Activists decry record-setting mako shark catch

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News that a sport fisherman reeled in and kept a potentially record-setting mako shark off the Southern California coast is making waves with conservationists, who berated the catch because shark populations are vulnerable to overfishing worldwide.

The female shark, caught Monday off Huntington Beach, weighed about 1,323 pounds, the Associated Press reported. It was 11 feet long and had an 8-foot girth, said Kent Williams, a California-certified fish weight master and the owner of New Fishall Bait, where the shark was taken for frozen storage.

Jason Johnston, of Mesquite, Texas, caught the shark after a 2-1/2-hour battle, the Orange County Register reported.

If the catch is confirmed and meets conditions, it would exceed the 1,221-pound record mako catch made in July 2001 off the coast of Chatham, Mass., Jack Vitek, world records coordinator for the Florida-based International Game Fish Association, told the Los Angeles Times. It takes about two months for the association to verify domestic catches, he said.

Williams, who is storing the massive creature, told the AP that the meat normally would be donated to a local homeless shelter. Plans call for this one to be donated for research.

Under state law, anglers can take two such sharks per outing, but such large catches are exceedingly rare, Williams said. That’s mostly because even if an angler hooks such a large fish, very few are able to land it, Williams told the AP.

“There’s very few of these caught each year, but every time one’s caught, people make a big deal about it,” he said.

On Wednesday, angry callers from as far away as Australia were phoning Williams’ wholesale fish bait business to complain that he was storing the shark there.

The shark should have been released, David McGuire, director of the California-based protection advocacy group Shark Stewards, told the Times. “People should be viewing these sharks as wonderful animals that are important to the ocean and admiring how beautiful they are” rather than “spilling their blood and guts,” McGuire told the Times.

But any sport fisherman who has a potential world record is not going to release a catch, Williams said. “I don’t care what they say. If they have a potential world record, they’re going to take that fish — if they can.”

Only 23 of the 6,850 world records on file with the game fish association involve fish topping 1,300 pounds, Vitek said. The largest catch was a 2,664-pound great white shark that was taken in 1959 off the Australian coast.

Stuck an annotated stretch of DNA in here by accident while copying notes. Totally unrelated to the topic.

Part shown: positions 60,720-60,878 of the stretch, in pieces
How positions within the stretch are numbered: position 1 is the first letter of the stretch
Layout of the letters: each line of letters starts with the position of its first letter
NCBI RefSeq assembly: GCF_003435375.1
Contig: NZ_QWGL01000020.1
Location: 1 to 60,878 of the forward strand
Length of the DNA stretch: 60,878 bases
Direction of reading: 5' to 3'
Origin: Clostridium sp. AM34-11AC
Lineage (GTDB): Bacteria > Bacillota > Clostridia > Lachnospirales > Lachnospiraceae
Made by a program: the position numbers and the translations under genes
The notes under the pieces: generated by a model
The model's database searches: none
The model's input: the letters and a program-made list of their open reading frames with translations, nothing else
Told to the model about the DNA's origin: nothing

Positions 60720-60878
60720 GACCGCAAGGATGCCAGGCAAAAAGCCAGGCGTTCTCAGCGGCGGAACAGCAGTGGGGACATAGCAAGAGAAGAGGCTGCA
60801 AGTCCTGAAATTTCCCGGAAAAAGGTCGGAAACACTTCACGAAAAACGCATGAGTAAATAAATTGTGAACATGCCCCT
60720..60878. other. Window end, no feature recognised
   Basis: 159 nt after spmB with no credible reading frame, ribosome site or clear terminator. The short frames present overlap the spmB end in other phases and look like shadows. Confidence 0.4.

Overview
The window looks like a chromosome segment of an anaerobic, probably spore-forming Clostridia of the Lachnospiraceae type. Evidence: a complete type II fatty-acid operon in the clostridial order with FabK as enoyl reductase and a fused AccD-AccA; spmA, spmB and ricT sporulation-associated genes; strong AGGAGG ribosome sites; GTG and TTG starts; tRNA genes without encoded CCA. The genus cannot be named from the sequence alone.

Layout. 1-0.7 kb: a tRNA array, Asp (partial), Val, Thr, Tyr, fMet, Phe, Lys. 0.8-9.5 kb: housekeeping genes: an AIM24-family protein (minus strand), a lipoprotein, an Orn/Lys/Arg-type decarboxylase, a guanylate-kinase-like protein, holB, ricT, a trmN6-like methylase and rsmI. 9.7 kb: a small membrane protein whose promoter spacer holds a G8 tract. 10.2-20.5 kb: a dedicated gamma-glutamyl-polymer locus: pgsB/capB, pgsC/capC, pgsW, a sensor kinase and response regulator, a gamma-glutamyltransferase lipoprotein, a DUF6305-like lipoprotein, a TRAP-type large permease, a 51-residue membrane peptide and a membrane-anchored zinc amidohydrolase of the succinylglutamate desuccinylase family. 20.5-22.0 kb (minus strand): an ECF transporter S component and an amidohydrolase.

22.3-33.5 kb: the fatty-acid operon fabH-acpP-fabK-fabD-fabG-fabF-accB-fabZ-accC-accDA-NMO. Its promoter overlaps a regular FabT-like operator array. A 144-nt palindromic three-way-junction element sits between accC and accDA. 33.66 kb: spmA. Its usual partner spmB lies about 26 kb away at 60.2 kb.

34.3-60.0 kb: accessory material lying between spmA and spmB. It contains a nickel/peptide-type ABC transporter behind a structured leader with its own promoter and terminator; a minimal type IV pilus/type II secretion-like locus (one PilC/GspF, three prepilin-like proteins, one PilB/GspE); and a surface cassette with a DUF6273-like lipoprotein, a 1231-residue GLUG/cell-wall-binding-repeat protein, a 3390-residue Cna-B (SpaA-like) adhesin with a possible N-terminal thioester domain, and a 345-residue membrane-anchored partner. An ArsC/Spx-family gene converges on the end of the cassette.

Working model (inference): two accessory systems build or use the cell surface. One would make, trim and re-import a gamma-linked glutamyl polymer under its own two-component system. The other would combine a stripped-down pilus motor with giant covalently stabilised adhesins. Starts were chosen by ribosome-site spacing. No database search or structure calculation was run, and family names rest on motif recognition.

“Seeing a fish over 1,000 pounds — whether it’s a shark, a tuna or a billfish — it’s extremely rare,” Vitek said.

Click here for the AP report and video.


5 comments on “Activists decry record-setting mako shark catch

  1. jumentoe

    Glad to know the activists are up in arms. When I saw the report on ABC News I made the comment that I wish the news team had not glorified the catch. The shark should have been released. Why is it that humans think it is so much fun to kill other animals that share this planet with us? What happened to this magnificent shark after they caught him? They had a couple of hours of fun but a fish that had been minding its on business, swimming around in the ocean for years lost its life so the fisherman would have a story to dine out on. We are such a pathetic race.

  2. Captain Tom

    No matter if it is a bird, insect, fish, plant or human – Extinct is forever.

  3. Sad

    We are indeed a pathetic race as our testosterone fueled binges fuel extinction and denigration of an irreplaceable planet, ecosystem and life support.

    There are records aplenty in our roster of lunacy. We need no more additions that are nothing more than a pitiful being’s attempt to dominate another specie into possible extinction. I find no comfort in the stated plans to feed this magnificent creature to the homeless.

    Perhaps we should just open the free for all to exclude nothing; The largest elephant, turtle, tiger, porpoise; even man. Line them all on a wall of shame in black granite to bow before, a photo of the supreme jock executioner with rolled up sleeves alongside.

  4. Ed Foley

    Agreed with the above comments. Catches like this are exhausting the breeding stock of over-fished species. Redfish in the 80’s were so over-fished it took extraordinary measures to save the species. Sharks are targeted for their fins and meat, but overfishing will extinct the species.
    Unfortunately we continue the ignorance. Although it may be legal to keep, did this captain consider the ethics of keeping a breeding adult like this. Perhaps this Texas man fishing in California may take another look at the reasoning behind “Catch & Release”. Hoping there will be something left for our grand kids.

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